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Succulents A new book covers everything gardeners would want to know about these water-wise plants

Once the family to which a plant belongs has been identified, the search for the names of the genus and species becomes much easier. We share a few of our old favourites.


We live in a country where water will only become scarcer and more expensive due to climate change. That is why it makes sense to plant water-wise succulents in your garden. You’ll find everything you need to know in Gideon F Smith and Ben-Erik van Wyk’s new book Garden Succulents.

About 4% of the flowering plants of the world – an estimated 12 500 species – are succulents that use their fleshy leaves, stems and/or roots as an adaptive strategy to overcome brief or prolonged periods of drought.

More than a third of these plants – well over 4 500 species – come from Southern Africa, where it forms about 25% of its flora. This succulent wealth of all shapes, sizes and descriptio­ns is distribute­d over more than 80 different families and nearly 700 genera, but with a significan­t concentrat­ion in about 15 families.

Other regions with high concentrat­ions of succulents include parts of South America, Mexico and the southern US in the New World, and the Canary Islands and Mediterran­ean Europe in the Old World.

But what is a succulent?

Defining succulence can be more complicate­d than it appears to be at first. One definition states, “A succulent is a plant that stores water in its tissues as a mechanism to survive periods of drought in the growing phase (this therefore excludes tuberous and bulbous plants that usually survive drought in the dormant phase)”.

Other scientists prefer the following: “Succulence equates to the storage of usable water in living tissues in one or several plant parts in such a way to allow the plant to be temporaril­y independen­t from external water supply but to retain at least some physiologi­cal activity.”

Writing an identifica­tion guide to all the succulents of the world would be a difficult task, but it does become much easier if we restrict ourselves to succulents commonly grown in gardens. Fortunatel­y, most succulent plant families are so distinctiv­e that they are easily recognised – one need not be a trained botanist or horticultu­ralist to tell a cactus from a carrion flower or an aloe from an agave. Once you know the difference­s between the main groups (families and genera), it becomes much easier to identify the plant to species level.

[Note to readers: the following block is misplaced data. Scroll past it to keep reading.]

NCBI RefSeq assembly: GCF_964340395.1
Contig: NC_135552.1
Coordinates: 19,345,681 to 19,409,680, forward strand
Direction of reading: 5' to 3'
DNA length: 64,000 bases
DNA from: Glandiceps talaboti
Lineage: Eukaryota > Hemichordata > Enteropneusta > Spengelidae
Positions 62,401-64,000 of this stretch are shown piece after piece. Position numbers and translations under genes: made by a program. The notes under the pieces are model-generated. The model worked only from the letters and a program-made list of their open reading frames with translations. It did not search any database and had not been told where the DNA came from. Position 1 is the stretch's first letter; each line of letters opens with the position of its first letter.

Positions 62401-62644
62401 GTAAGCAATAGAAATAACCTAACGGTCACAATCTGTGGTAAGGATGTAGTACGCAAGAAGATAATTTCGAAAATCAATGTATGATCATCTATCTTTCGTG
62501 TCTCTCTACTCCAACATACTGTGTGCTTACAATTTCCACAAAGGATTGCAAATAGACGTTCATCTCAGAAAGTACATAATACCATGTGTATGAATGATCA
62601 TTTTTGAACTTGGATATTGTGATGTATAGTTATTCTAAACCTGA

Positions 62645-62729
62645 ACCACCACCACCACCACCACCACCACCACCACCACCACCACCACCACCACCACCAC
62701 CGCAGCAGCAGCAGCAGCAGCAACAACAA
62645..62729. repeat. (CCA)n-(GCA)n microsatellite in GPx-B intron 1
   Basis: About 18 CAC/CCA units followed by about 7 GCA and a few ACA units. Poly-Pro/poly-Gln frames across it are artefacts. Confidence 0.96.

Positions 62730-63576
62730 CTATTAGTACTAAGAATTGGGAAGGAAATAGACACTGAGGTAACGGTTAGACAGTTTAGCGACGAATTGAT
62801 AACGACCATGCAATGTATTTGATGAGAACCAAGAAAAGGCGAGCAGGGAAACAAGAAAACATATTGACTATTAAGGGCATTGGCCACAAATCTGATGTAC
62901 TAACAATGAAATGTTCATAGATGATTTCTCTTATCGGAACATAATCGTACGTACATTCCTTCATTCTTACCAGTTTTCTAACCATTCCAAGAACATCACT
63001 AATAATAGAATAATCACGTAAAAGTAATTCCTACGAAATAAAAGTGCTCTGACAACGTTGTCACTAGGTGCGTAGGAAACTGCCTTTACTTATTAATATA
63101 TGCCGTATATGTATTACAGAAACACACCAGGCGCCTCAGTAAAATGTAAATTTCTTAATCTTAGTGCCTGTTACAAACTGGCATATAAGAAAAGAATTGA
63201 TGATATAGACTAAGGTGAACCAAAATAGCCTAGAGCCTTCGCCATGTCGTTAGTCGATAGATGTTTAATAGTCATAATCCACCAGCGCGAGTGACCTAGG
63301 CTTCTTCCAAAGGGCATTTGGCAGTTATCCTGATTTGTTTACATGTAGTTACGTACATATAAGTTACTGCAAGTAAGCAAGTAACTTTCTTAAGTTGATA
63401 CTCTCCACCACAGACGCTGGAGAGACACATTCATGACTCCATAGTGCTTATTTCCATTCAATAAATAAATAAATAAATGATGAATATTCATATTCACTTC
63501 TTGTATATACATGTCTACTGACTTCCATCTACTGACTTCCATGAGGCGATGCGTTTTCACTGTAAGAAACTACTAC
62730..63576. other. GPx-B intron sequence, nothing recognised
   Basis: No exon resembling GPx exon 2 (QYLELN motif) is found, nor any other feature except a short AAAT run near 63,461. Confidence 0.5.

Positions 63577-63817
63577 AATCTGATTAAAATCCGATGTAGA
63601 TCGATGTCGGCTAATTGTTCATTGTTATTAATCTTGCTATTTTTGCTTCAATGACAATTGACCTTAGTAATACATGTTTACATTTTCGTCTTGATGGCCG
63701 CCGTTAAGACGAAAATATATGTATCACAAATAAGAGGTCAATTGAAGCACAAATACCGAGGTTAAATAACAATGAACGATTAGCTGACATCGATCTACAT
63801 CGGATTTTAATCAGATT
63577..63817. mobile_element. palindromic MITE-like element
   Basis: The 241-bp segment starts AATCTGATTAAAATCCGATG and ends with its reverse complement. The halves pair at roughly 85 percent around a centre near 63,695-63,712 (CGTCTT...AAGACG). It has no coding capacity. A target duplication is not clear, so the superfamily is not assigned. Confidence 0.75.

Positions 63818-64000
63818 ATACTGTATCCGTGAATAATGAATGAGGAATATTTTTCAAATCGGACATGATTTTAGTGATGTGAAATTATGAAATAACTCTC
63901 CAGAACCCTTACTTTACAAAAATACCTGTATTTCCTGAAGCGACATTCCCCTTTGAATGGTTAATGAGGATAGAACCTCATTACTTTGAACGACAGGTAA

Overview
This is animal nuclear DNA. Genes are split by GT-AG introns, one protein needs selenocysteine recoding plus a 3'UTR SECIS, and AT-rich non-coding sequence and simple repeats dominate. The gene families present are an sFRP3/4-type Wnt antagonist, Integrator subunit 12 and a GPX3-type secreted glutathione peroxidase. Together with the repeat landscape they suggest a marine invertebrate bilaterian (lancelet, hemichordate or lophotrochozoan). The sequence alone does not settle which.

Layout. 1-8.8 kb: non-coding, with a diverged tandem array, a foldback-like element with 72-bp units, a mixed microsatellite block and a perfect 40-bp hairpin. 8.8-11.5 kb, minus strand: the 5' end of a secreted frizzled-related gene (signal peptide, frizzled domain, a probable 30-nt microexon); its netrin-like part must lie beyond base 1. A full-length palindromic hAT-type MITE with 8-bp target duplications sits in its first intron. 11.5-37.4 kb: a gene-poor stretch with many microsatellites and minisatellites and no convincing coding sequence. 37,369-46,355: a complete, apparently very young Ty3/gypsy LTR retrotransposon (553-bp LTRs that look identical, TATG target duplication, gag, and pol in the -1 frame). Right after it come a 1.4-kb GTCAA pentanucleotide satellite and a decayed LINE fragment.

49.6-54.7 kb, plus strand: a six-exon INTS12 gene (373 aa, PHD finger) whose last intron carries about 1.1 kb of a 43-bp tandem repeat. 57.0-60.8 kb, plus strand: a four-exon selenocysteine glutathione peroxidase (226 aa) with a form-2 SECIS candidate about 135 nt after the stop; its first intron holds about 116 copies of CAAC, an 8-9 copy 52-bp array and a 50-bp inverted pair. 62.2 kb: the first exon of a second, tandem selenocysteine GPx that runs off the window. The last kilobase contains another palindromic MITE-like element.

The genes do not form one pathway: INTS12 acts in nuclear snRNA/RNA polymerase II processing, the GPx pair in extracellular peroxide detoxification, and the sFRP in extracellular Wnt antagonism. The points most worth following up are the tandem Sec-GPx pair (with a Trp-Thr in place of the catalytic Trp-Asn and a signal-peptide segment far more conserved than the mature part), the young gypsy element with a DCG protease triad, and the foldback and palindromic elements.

For the layperson, perhaps the most useful subdivisio­n of succulence is according to the plant organ (leaves, stems, roots) that is fleshy. Therefore, reference is typically made to leaf succulents, stem succulents or caudicifor­m succulents, where the waterstori­ng tissue is in the stemroot continuum. But other, less convention­al plant parts can also be succulent, such as the wiry but fleshy twining infloresce­nces of the climbing onion

(Bowiea volubilis). Different types of succulence are not mutually exclusive, and plants that combine leaf and stem succulence, for example, are a natural occurrence.

For this purpose, the plants in Gideon F Smith and BenErik van Wyk’s book

Garden Succulents are divided into 10 main plant groups (see page 96).

The eight main families account for more than 80% of succulents, so the ability to recognise these families is a useful first step to identifyin­g species. The reader is encouraged to focus on the critical characteri­stic of each of the main families. The last two groups – unusual stem succulents and unusual leaf succulents – were created artificial­ly to give wider coverage to plant families that include only one or two succulent members.

1 Sisal family or century plant family (Agavaceae)*

Typical characteri­stics Leaf succulents; aloe-like plants; fibrous, persistent leaves; flowers usually white or greenish.

* Including Dracaenace­ae (dragon tree family) and Nolinaceae (beargrass family)

2 Carrion flower family (Apocynacea­e)

Typical characteri­stics Stem succulents (often lacking leaves); often with milky sap; waxy flowers (often with a strong smell); flowers often adorned with small hairs; seeds with silky seed hairs.

3 Aloe family (Asphodelac­eae)

Typical characteri­stics Leaf succulents; leaves relatively soft, dying back; often with a bitter yellow sap; flowers often red and showy, and borne in a candelabra-shaped infloresce­nce.

4 Daisy family (Asteraceae)

Typical characteri­stics Stem or leaf succulents; tiny flowers in dense groups (heads); flowers usually yellow, white or red, and showy; small fruits (achenes) with hairy plumes.

5 Cactus family and prickly pear family (Cactaceae)

Typical characteri­stics Stem succulents; leaves absent (modified into spines); spines borne in star-shaped groups on felty cushions (areoles); stems without milky sap; flowers large, showy and short-lived.

6 Stone crop family and plakkie family (Crassulace­ae)

Typical characteri­stics Leaf and stem succulents; leaves in symmetrica­l arrangemen­ts; flowers star-shaped or tubular, with prominent nectar glands and four or five petals

(or multiples).

7 Spurge family and milkweed family (Euphorbiac­eae)

Typical characteri­stics Stem succulents; stems with milky sap; flowers usually small and inconspicu­ous; fruit a small, threevalve­d capsule. >

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